English/ELA, On Wednesdays We Write, Teacher Resources

On Wednesdays We Write – Prompt #24

Prompt #24:

You set sail on an adventure.

When do you leave?

Where are you going?

Who is with you?

How have you prepared?

What is your goal?

What are your fears?

Write the exposition of the story of your journey.

Prompt #24 – Challenge:

You discover a stowaway on board. It creates conflict. Write the inciting incident scene.

Prompt #24 – Super Challenge:

Finish the story.

Avoid cliché.

Surprise the reader.

English/ELA, On Wednesdays We Write, Teacher Resources

On Wednesdays We Write – Prompt #23

Prompt #23:

Who or what scurries? Where? Why?

For this exercise, you’ll need three columns and seven rows. Label the first column “who/what.” Label the second column “where.” You choose whether where means location or destination. It doesn’t have to be the same for each who/what. Label the third column “why.”

Complete your chart. You will have seven who/what‘s partnered with their own where‘s and why‘s.

Write one sentence for each, using your most magnificent sentence-structuring skills.

Prompt #23 – Challenge:

Select a mood that you feel works well with the concept of scurrying. Write a scene that includes 3-4 of the who/what‘s from the base prompt. Keep the where‘s and why‘s too.

You don’t have to use the same sentences you created earlier, but you certainly may. Choose diction that best conveys a scurrying mood. Craft imagery that makes your reader feel, well, scurried.

Hint: You might even want to look up scurry to maximize its meaning(s).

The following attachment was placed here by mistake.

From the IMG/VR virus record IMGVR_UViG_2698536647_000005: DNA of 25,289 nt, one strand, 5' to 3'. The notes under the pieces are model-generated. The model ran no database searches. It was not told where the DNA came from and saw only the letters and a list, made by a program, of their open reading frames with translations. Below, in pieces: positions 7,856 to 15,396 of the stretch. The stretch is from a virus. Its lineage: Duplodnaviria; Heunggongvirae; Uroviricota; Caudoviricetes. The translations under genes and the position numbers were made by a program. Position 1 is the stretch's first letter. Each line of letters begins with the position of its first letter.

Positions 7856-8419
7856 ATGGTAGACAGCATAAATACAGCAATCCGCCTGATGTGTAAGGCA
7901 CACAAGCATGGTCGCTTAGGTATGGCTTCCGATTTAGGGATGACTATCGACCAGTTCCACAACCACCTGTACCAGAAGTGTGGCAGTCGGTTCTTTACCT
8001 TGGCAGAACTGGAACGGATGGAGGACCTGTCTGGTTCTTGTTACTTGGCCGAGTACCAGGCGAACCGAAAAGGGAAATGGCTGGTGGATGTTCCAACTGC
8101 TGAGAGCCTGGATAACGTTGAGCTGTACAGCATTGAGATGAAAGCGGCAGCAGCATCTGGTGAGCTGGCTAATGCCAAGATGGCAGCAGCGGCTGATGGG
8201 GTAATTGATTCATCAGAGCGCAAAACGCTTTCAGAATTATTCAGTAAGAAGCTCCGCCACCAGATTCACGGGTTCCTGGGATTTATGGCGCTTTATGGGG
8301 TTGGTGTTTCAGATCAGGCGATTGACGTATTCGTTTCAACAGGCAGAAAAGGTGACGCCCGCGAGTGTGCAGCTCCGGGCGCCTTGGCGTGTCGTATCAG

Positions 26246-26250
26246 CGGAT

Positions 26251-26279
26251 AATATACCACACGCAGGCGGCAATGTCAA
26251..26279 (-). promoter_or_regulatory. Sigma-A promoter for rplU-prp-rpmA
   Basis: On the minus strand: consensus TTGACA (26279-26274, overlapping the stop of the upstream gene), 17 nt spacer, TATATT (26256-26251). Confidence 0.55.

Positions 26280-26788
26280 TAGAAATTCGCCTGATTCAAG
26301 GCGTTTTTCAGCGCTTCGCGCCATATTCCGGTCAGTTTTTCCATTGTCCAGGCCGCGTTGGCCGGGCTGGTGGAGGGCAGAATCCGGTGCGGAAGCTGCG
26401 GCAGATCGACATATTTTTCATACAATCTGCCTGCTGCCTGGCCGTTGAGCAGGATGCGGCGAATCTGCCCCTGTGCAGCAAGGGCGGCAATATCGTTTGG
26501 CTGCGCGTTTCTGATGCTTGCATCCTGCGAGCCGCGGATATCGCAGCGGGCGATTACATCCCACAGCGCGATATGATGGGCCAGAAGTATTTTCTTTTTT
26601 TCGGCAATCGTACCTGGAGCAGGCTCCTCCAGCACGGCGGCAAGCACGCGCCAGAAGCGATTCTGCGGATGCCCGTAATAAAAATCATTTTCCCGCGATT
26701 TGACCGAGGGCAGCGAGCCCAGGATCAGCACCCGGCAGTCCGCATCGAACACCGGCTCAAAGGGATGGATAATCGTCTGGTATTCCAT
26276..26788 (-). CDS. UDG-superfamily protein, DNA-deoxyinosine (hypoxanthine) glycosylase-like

English/ELA, On Wednesdays We Write, Teacher Resources

On Wednesdays We Write – Prompt #22

Prompt #22:

Words are magical. Let’s make something spectacular today.

Below you will find five sets of words. Choose one word from each group, and write a sentence using all those words. Look at the lists carefully. Let ambiguity work for you.

You may reorder the words however you like. Include as many additional words as you need. Experiment with sentence structure. Make punctuation do some heavy lifting.

While it’s fun to create nonsensical sentences sometimes, you should aim to write a brilliant and, well, magical sentence with this prompt.

Group 1

scale

scoop

plant

address

excuse

Group 2

groan

champion

fly

squeak

fool

Group 3

upstage

jam

highlight

bandage

flesh

Group 4

frame

notice

number

produce

report

Group 5

study

type

tower

wave

label

Prompt #22 – Challenge:

Opening with the sentence you have just crafted, write a narrative of at least 500 words.

English/ELA, On Wednesdays We Write, Teacher Resources

On Wednesdays We Write – Prompt #21

Prompt #21:

In literature, we associate wind with seasons and change. Wind stirs up, brings in, and carries away. Ponder those three actions for a moment.

Write 100-200 words about a time in your life when change came and stirred things up.

Write 100-200 words about a time when change brought something new.

Write 100-200 words about a time when change carried away something.

Prompt #21 – Challenge:

Write a poem of 3-5 stanzas that explores the three actions of winds you contemplated above. Use diction and imagery that craft a mood authentic to what you felt in each season.